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A post shared by Khalid Mezaina (@kmezaina)

Everything on social media expires in record time; you see it only once on your feed due to algorithms. Don’t rely only on social media to be a space for sharing your work and look for other mediums.

K.M: We live in a world where everyone has a low attention span and just want to see pretty visuals! I’ve had conversations with people who just scroll and like images without focusing on what the photo actually is. And that is definitely not how I want my work to be viewed. I have to be on social media to stay on people’s radar (because most don’t research anymore, it is a lost skill) and to share quick news or updates. But to counter social media’s ephemeral algorithms, I manage to keep a blog and a website that hosts a more permanent space for sharing and accessing my work.

Don’t reduce yourself to the validation of likes, comments and shares, as they aren’t necessarily credible criteria to assess the quality of creative work. Instead rely on the value of critics and constructive criticism to build and grow.

T.: Engagement on posts is like a Russian roulette, especially for smaller creatives like me. I’ve been active on social media since I was 14 (about seven years ago). I have grown in and out of so many styles since then, and likely so has my audience, which can create a disconnect for a lot of creatives online who have been doing this for a while. That’s where the critics come in. The quality of my audience has grown to replace the quantity, and my satisfaction comes from knowing that people I respect and admire appreciate my work, and that I’ve created meaningful relationships with them over the years.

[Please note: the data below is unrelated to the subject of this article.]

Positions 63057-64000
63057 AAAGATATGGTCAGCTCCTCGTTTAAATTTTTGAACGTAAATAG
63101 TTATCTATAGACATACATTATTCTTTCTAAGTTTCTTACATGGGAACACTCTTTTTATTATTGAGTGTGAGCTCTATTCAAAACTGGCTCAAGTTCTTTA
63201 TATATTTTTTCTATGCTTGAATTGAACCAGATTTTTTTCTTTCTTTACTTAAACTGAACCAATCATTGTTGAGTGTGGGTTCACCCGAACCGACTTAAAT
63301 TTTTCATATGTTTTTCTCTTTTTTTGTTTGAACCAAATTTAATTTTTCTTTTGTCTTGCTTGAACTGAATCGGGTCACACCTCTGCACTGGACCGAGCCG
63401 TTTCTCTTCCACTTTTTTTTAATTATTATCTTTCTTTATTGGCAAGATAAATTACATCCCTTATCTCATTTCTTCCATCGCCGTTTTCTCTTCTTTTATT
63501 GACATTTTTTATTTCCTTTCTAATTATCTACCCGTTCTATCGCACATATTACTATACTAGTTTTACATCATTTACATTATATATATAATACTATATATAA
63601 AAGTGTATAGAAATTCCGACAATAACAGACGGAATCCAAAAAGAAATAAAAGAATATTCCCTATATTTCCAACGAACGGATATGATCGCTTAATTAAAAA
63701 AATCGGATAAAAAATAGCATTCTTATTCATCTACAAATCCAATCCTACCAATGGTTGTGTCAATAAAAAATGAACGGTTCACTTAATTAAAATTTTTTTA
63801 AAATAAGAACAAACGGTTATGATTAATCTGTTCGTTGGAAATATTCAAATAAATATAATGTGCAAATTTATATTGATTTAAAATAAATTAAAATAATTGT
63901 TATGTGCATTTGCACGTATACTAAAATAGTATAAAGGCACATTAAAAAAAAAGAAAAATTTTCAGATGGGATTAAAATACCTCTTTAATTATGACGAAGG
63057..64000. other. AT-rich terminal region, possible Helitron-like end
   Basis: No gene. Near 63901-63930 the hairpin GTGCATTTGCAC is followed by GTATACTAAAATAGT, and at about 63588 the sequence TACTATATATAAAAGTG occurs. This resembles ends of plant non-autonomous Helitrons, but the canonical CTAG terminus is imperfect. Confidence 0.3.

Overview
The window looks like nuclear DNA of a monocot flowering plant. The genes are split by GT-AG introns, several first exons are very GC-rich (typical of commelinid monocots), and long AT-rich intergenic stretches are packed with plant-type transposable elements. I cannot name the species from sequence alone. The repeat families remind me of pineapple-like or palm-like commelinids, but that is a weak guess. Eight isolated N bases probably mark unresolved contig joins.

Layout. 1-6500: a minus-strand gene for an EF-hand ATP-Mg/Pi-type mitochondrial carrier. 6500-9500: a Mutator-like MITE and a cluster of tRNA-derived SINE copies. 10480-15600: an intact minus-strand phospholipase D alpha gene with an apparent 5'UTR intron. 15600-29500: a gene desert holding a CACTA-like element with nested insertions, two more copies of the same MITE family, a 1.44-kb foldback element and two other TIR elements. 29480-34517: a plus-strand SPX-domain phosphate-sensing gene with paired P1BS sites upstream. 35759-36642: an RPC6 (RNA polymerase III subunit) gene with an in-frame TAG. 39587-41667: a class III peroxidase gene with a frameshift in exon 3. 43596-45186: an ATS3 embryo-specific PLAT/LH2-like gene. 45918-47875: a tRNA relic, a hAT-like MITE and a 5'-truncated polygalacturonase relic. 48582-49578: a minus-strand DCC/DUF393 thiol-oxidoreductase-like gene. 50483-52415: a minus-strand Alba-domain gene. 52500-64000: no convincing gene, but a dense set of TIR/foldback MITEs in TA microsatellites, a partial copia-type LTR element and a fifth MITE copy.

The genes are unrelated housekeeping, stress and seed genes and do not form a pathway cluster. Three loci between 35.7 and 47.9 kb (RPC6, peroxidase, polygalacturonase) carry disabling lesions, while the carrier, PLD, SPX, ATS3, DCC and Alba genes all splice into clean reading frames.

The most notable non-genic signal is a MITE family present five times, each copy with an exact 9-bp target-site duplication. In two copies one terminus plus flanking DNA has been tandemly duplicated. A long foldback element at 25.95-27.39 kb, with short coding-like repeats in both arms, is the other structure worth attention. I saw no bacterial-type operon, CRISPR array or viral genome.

K.M: No one should feel that we need to create for likes and views. It’s so unhealthy. I will admit, I do keep an eye on my likes and views when I post anything new, but I don’t think I seek validation from it. Not everything I share will be liked or appreciated by everyone. And I don’t think we need to constantly seek this superficial type of dialogue to feel good about ourselves or the work that we make. I believe that whatever you put out there, the right audience will follow, and that goes beyond shallow social media interactions.

If you’re a fresh voice with a small platform, exposure can be challenging as growth on social media is often measured in numbers and traffic. That’s why your offline presence is vital.

T.: My advice is to reach out to people as much as you can. Show up even if you might be turned down. Don’t be shy. Numbers don’t have as much value as connections and experience. Immerse yourself in the industry and what you love, and the rest will follow.

K.M: I think the constant validation of people with large followings as important figures has severely impacted others who worked hard to grow in their respected fields, and also takes away opportunities from talents that work on a smaller scale with a lesser following. I would suggest to move outside of social media. Look at online open calls, collaborations, grants and residencies, ways of getting published online or in physical publications. The more you put yourself out there beyond the usual platforms on social media, the more people from different walks of life and industries will see what you do.